Tips from the Pirates Sports Nutrition and Fueling Team - Allison Maurer and Courtney Ellison
Sleep and Nutritions
Why is sleep important?

Adequate sleep can lead to increased markers of performance, including:

  • Faster sprint time
  • Increased endurance
  • Decreased heart rate
  • Positive changes in mood
  • Increased growth hormone and testosterone
  • Controlled appetite-regulating hormones
  • Beneficial effects on glucose tolerance, lean mass and dietary intake
What is nutrition's role?

Our metabolism is affected by our sleep quantity and quality.

When we have enough sleep, we have positive effects on metabolism, including:

  • Increased protein synthesis (promote building muscle)
  • Increased insulin sensitivity (deliver sugars to cells that need them)
  • Increased satiety (feel full longer)

A good strategy is to eat your post-game meal until you feel satisfied, not stuffed. Get your sleep snack and eat that about 60-90 minutes before you normally go to bed.

Try to avoid or limit alcohol and caffeine before bed. Both have shown to decrease sleep quantity and quality. Caffeine has a half life of 5-6 hours which means it takes that long for the caffeine to start leaving your system.

Try to avoid spicy and fried foods close to bedtime as they can cause acid re flux, making it harder to fall asleep. High fat foods before bed can also make it harder for you to digest which can negatively affect your sleep quality.

Foods to promote sleep
Tart Cherry Juice

Tart cherries increase circulating melatonin levels, improve sleep time and improve sleep quality. Drinking tart cherry juice has also shown to decrease signs of inflammation which can speed up recovery.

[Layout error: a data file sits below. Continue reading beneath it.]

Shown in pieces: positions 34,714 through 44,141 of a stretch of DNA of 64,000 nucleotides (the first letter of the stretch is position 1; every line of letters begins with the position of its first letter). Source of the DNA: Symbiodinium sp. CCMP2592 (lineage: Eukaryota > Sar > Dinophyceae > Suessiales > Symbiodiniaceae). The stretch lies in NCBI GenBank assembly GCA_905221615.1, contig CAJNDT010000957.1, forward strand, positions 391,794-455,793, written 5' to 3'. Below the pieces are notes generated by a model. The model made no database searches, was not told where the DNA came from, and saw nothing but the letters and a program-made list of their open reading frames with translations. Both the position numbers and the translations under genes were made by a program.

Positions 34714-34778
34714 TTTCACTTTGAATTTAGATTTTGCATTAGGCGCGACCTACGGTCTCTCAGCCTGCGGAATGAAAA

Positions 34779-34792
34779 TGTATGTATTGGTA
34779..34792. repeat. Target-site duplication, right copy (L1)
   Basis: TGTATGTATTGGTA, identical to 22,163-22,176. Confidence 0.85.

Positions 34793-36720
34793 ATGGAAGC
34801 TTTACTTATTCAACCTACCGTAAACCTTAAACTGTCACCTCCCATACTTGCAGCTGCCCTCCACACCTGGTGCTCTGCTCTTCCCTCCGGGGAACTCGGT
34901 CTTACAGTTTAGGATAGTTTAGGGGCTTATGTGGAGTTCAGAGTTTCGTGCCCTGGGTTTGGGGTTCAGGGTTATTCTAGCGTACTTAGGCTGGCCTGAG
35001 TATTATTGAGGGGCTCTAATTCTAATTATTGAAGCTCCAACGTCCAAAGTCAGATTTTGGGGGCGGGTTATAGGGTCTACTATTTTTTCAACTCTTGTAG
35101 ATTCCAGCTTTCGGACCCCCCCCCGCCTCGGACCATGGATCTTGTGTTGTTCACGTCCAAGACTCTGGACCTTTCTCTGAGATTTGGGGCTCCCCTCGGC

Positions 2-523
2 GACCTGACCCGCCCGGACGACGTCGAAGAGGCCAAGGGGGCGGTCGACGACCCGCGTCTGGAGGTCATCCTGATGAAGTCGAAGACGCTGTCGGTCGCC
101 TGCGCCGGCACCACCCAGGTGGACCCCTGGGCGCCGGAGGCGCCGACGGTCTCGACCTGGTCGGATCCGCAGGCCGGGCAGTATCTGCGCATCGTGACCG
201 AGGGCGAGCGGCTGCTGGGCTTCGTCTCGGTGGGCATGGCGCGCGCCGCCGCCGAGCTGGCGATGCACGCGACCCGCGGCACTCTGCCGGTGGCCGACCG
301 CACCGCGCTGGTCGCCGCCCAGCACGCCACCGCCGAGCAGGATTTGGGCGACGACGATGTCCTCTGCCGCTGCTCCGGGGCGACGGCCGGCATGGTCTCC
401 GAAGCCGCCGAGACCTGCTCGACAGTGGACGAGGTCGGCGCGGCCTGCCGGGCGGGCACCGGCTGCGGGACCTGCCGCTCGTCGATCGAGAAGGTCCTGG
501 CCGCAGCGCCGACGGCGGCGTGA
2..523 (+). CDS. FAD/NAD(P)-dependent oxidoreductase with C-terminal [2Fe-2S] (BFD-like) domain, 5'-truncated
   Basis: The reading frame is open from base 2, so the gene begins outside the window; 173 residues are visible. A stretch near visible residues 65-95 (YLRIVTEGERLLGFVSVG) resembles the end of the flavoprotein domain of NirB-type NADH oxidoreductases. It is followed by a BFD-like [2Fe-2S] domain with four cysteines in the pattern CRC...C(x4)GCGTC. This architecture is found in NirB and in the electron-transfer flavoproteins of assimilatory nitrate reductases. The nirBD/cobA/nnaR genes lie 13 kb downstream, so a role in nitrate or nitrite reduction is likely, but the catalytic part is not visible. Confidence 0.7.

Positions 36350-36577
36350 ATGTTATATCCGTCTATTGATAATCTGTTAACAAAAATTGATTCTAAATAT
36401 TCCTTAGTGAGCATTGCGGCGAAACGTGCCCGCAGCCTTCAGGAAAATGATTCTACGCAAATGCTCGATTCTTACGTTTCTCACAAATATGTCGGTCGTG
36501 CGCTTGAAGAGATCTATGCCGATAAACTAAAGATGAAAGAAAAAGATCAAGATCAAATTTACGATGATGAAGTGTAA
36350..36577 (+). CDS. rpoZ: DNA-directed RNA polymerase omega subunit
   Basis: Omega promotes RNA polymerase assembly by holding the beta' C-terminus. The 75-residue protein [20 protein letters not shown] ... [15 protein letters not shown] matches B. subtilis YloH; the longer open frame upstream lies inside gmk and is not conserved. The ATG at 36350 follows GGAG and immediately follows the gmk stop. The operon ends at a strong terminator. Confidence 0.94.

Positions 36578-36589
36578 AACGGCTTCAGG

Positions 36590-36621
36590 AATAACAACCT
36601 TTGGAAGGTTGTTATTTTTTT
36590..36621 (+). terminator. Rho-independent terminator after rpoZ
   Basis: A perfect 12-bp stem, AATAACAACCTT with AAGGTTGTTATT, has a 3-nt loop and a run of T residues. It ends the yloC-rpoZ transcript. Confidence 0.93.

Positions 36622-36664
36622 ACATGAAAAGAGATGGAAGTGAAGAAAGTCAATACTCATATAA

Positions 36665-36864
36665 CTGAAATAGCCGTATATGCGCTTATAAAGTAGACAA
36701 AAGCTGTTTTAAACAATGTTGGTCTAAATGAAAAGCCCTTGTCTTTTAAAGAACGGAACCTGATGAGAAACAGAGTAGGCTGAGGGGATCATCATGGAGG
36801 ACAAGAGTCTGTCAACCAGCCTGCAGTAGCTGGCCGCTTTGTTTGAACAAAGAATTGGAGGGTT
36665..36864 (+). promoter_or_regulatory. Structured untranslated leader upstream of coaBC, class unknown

Melatonin is a hormone naturally produced in the brain that helps regulate sleep and wakefulness.

Milk, cheese, yogurt, beans, chicken & turkey

Tryptophan is a precursor to serotonin and melatonin. Eating foods high in tryptophan have shown to increase melatonin levels in the body and improve sleep.

Tryptophan is an amino acid that helps induce sleep. It is a precursor to serotonin (meaning it comes before). Serotonin is then converted to melatonin.

Almonds, walnuts, cashews & pistachios

Magnesium is important because it is required to make melatonin in the body. Magnesium has shown to promote sleep onset and increase serum melatonin.

Magnesium helps maintain healthy levels of GABA, a neurotransmitter that promotes sleep.

Chamomile tea, bananas @ oatmeal

These foods are also helpful to get a good night's sleep.

Bananas contain potassium and B6, which is needed to make melatonin. Chamomile tea contains an antioxidant that helps initiate sleep. Oatmeal's complex carbs will slightly increase your blood sugar and make you feel sleepy.